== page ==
Guarda Giù Dalla Pianura
01. Guarda Giu' Dalla Pianura (1:28)
02. Union Maid (3:03)
03. Otan Xtupesis Duo Fores (3:02)
04. Cuba Si', Yanquis No (2:44)
05. The Ballad Of Ho Chi Minh (3:33)
06. Leaving Belfast Town (3:18)
07. Cancion Del Poder Popular (2:39)
08. Do Re Mi (3:05)
09. Brother, Did You Weep? (1:49)
10. Per I Morti Di Reggio Emilia (3:27)
- Franco Fabbri / guitar, vocals
- Umberto Fiori / guitar, vocals
- Carlo De Martini / sax, violin
- Tommaso Leddi / violin, mandolin, balalajka, guitar
- Luca Piscicelli / bass, vocals
- Antonio Zanuso / drums
It's Italy in 1974. The Communist party has reached his maximum success ever in the elections, mainly caused by a sentiment of rebellion against the establishment that was unable to catch the changes that the '68 has brought to people's mind. Italy is still ruled by right-winged catholics.
In this social environment there's a rediscovery of the folk music that's seen as opposed to the mainstream represented by the Sanremo festival or by the "Bel Canto".
So the left-winged Stormy Six make an album with left-winged contents, including a mention of the Italian Communist Party anthem (Avanti Popolo) on the first track.
"Union Maid" is I think a traditional American, but it could have been written by Woody Guthrie. Probably it is, and it's another anthem, of course country/bluegrass.
"Otan Xtupesis Duo Fores" is a mistery for me. I don't know which language is. It's not Russian even though the music seems coming from there.
"Cuba Si, Yanquis No" is of course a celebration of the Cuban Revolution and of Fidel Castro. One sentence says "They speak of communists but they don't say that Batista killed 20000 Cubans". The music is Salsa. How could it be different?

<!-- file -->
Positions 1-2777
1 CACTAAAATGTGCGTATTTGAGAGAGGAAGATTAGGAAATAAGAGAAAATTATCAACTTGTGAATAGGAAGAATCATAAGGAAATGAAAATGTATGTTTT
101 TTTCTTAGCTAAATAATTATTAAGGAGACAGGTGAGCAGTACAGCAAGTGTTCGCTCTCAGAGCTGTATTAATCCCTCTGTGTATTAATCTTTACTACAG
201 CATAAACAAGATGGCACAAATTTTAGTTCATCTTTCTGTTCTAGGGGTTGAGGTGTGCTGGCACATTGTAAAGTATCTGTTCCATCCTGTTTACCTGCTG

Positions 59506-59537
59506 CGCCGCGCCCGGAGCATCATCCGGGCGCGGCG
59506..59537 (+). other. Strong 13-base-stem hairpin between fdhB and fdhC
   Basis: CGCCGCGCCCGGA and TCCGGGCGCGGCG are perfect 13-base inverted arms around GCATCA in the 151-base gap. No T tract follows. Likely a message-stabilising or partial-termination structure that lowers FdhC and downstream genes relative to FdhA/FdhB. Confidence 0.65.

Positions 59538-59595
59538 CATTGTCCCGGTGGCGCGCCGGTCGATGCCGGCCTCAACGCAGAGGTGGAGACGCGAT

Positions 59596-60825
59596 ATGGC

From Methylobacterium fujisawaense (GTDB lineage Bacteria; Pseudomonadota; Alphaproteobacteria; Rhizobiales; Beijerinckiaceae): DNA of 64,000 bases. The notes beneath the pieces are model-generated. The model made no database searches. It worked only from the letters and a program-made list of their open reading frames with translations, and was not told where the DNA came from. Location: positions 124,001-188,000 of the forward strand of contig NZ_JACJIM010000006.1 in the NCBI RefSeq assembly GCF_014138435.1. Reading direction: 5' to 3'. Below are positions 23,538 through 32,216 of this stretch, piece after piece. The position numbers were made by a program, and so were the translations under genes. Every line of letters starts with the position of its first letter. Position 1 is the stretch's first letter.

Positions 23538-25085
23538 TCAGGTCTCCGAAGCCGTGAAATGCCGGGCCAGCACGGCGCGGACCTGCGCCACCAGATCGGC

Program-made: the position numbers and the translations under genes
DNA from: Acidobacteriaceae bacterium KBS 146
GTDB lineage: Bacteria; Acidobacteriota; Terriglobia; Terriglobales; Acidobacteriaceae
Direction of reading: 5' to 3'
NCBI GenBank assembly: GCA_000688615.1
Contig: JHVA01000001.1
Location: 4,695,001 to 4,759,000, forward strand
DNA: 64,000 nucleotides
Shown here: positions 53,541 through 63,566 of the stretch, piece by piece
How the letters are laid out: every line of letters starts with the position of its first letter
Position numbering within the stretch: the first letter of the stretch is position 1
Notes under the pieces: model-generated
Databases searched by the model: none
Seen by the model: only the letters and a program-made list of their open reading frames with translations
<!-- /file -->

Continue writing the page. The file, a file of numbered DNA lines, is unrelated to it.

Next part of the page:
"The Ballad Of Ho Chi Minh" sounds like a traditional country song with Irish influences, but I don't think the lyrics are "American folk" as Ho Chi Minh was the chairman of the North Vietnam. In 1974 the war was just ended (or close to end, it was many time ago).
Naturally "Leaving Belfast Town" is a song of the I.R.A. (Irish Republican Army). I think this is really an Irish song.
"Cancion Del Poder Popular" has a story. After the bloody putsch of Pinochet in Chile a folk band, the "Inti Illimani" escaped to Italy making the Chilean popular music very famous and appreciated. This is one of their songs. (Song of the Popular Power)
"Do Re Mi" (not De Re Mi) are the first notes (C, D, E) in the Italian musical notation. It looks like an American traditional. The band was in favor of Cuba, against the Vietnam War and they probably hated Nixon, but this doesn't mean being anti-Americans. I'm sure that not Cuba, but a lot of Americans were sharing the same feelings about Vietnam and Nixon.
"Brother Did You Weep?" looks like another traditional.
Finally a popular song written after the death of six protesters killed by the police at the end of the 50s.